Review by Ryan HarrisonDonate directly to the author of this contribution

Reviewed: 12/22/16

If Mickey can get his own great Mega Drive game, so can Donald!

QuackShot starring Donald Duck (Disney Interactive Studios/Sega, 1991) for the Sega Genesis/Mega Drive is the game that first saw legendary Disney character Donald Duck make his first appearance on the system, as part of a long-running series of action games starring Disney characters that were released on a multitude of Sega consoles in the early to mid-nineties. It follows on from another well-known platformer, Castle of Illusion starring Mickey Mouse, released the previous year, and while it has a similar look and feel, differs to Mickey’s game by going for a non-linear game that requires exploring and acquiring key items from various locations in order to progress in others.

The story of the game, told in a short slideshow-style opening, is that Donald discovers a book in Uncle Scrooge’s library that tells of an ancient hidden treasure of King Garuzia, ruler of the mythical Great Duck Kingdom. Donald also finds a map to the treasure, and calls on his nephews Huey, Dewey and Louie to assist him in finding the treasure. However, it just so happens that Big Bad Pete was spying on Donald the whole time while he found out about the treasure – and decides to sabotage Donald’s efforts while hoping to claim the treasure for himself; so throughout the game you will have to contend with the members of his gang and fend them off while you progress.

The story as a whole is nothing too intricate, and the whole “wild goose chase in hopes of finding treasure” isn’t exactly the most original plot of a Disney cartoon, either – the story-telling aspect is still helped some by a host of other characters who make an appearance in the game including Daisy Duck, Goofy the Dog, Gyro Gearloose and Magica DeSpell. Even Mickey makes a cameo appearance as his face appears on a blimp seen flying in the background in one of the game’s stages.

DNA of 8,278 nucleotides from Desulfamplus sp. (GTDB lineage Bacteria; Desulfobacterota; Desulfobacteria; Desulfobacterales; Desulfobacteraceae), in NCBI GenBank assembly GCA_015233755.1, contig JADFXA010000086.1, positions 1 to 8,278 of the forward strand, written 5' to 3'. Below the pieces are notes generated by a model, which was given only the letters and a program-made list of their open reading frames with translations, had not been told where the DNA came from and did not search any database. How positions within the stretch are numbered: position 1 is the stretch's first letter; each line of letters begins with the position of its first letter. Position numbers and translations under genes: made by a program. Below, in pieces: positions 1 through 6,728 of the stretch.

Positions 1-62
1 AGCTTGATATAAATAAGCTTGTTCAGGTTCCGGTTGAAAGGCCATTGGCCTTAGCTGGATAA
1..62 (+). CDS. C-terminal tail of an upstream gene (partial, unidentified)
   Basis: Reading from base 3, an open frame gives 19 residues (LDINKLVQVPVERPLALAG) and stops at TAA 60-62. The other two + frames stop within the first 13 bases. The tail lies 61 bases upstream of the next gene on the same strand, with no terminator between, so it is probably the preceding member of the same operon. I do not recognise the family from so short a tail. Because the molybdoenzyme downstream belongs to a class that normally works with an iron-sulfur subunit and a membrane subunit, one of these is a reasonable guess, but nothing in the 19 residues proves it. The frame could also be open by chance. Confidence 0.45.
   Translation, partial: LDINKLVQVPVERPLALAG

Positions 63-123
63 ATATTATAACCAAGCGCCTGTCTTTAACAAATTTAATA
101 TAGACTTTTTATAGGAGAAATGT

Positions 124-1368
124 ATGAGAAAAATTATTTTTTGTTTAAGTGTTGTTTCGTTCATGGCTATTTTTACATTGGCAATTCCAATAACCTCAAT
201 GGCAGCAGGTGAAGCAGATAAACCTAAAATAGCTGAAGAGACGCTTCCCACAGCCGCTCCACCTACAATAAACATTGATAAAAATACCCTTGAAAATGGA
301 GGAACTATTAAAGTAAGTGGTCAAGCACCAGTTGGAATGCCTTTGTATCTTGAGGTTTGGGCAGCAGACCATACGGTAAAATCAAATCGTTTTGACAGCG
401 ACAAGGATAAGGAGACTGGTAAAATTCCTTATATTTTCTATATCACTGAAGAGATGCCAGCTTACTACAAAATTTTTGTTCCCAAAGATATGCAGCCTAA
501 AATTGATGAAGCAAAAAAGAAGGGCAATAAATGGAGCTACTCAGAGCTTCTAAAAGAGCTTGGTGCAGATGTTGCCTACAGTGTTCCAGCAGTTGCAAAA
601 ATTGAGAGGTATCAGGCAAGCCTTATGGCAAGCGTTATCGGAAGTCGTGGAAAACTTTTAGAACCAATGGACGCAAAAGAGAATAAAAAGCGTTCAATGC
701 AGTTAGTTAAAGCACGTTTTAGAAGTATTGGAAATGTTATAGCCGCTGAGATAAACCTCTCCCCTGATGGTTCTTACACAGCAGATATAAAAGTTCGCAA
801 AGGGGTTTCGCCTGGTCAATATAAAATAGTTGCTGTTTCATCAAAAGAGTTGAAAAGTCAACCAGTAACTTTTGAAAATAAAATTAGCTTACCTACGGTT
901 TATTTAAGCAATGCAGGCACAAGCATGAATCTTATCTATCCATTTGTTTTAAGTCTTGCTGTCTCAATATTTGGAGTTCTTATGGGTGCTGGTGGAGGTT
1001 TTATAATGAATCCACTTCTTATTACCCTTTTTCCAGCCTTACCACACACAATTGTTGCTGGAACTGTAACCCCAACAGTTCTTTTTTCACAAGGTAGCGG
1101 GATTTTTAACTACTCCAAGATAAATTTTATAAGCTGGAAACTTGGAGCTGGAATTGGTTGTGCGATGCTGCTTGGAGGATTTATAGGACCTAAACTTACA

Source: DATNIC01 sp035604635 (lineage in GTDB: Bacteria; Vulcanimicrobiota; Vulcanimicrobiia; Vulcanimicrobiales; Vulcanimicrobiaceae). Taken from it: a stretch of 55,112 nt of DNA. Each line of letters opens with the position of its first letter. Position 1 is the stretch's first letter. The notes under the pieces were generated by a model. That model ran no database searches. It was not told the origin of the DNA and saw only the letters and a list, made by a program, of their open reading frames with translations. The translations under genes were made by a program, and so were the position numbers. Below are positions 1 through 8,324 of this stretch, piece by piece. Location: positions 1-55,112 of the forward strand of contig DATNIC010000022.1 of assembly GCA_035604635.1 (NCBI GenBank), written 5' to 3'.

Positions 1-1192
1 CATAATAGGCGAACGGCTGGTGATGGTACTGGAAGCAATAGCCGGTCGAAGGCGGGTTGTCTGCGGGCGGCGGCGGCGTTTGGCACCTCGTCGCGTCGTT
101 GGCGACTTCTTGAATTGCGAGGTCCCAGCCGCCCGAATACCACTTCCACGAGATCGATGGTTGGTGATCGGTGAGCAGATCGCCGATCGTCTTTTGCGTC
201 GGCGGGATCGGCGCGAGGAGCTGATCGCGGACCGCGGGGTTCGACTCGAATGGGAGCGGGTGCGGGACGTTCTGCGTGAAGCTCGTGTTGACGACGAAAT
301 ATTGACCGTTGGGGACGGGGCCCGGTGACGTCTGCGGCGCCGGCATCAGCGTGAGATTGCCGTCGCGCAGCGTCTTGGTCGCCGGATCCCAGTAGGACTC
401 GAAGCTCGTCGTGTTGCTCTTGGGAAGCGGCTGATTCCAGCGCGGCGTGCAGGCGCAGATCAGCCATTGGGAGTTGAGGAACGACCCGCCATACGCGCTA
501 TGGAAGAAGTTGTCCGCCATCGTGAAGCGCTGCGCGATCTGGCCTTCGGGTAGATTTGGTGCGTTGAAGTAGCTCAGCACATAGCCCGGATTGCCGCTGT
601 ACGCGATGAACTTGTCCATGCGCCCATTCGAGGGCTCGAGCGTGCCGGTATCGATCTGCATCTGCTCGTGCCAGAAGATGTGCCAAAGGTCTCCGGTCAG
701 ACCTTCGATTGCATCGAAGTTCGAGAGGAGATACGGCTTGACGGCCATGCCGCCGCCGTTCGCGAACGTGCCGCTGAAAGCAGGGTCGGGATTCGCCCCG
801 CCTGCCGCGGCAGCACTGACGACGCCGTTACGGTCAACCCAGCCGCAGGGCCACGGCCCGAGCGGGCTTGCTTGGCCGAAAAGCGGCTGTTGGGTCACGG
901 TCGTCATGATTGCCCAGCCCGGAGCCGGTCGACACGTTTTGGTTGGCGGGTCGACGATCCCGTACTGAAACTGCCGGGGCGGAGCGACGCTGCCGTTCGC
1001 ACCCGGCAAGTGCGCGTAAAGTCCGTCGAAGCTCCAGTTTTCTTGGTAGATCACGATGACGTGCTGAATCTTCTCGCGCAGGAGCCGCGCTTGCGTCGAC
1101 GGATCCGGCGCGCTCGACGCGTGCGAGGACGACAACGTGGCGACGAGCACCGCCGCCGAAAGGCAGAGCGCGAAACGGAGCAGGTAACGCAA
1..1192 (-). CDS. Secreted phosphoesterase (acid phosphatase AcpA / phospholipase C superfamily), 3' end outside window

QuackShot is a side-scrolling action platformer that differs to Castle of Illusion in that its layout is less linear; while there is a specific order in which you have to progress through the game, it is still possible to select one of a few different stages to visit from the map screen once you begin the game. You may find that once you have gone as far as you can in one stage, you won’t be able to go any further until you have acquired a key item – for example a plunger gun that can shoot plungers that stick to walls in order to let you climb up them; a bubble gum gun to fire bubbles to destroy walls that lead to new areas, or keys to unlock a door to reach the next part of a stage.

The good news is that should you reach a certain part where you cannot progress any further until you have acquired the right item, Donald plants a checkpoint flag, so you can resume from that very point once you do get that item and come back to the stage. While touching a flag, you may pause the game to bring up your inventory menu and call the airplane to return to the map screen and visit another stage. Also, new stages will be made available as you clear certain areas.

It isn’t too terribly difficult to work out where to go to get the next item you need to get further in the game, but there is the occasional area that may require you to backtrack or replay through multiple times – for example the mansion stage that has several doors leading to new areas while some may take you back to a previous point, so it can be frustrating trying to memorise the correct path in order to reach the end of the level.

Control of the game is easy enough to work out; the D-Pad will get Donald moving in the corresponding direction, and with the action buttons, he will dash, fire his current weapon or jump. Donald’s initial weapon is a revolver that fires toilet plungers; these don’t kill enemies but can stun them for a few seconds and allow you to walk past them without fear of taking damage, and it also comes with an unlimited supply of ammunition. It is possible to acquire colour-coded plunger upgrades later on in the game; the first upgrade gives you plungers that stick to walls that Donald use to climb by jumping on them, the second attaches to birds and he can grab on to catch a lift over long chasms. You can also fire popcorn or bubble gum from Donald’s revolver, however their ammunition is limited and has to be topped up by finding it lying in the open, or being dropped by enemies when hit.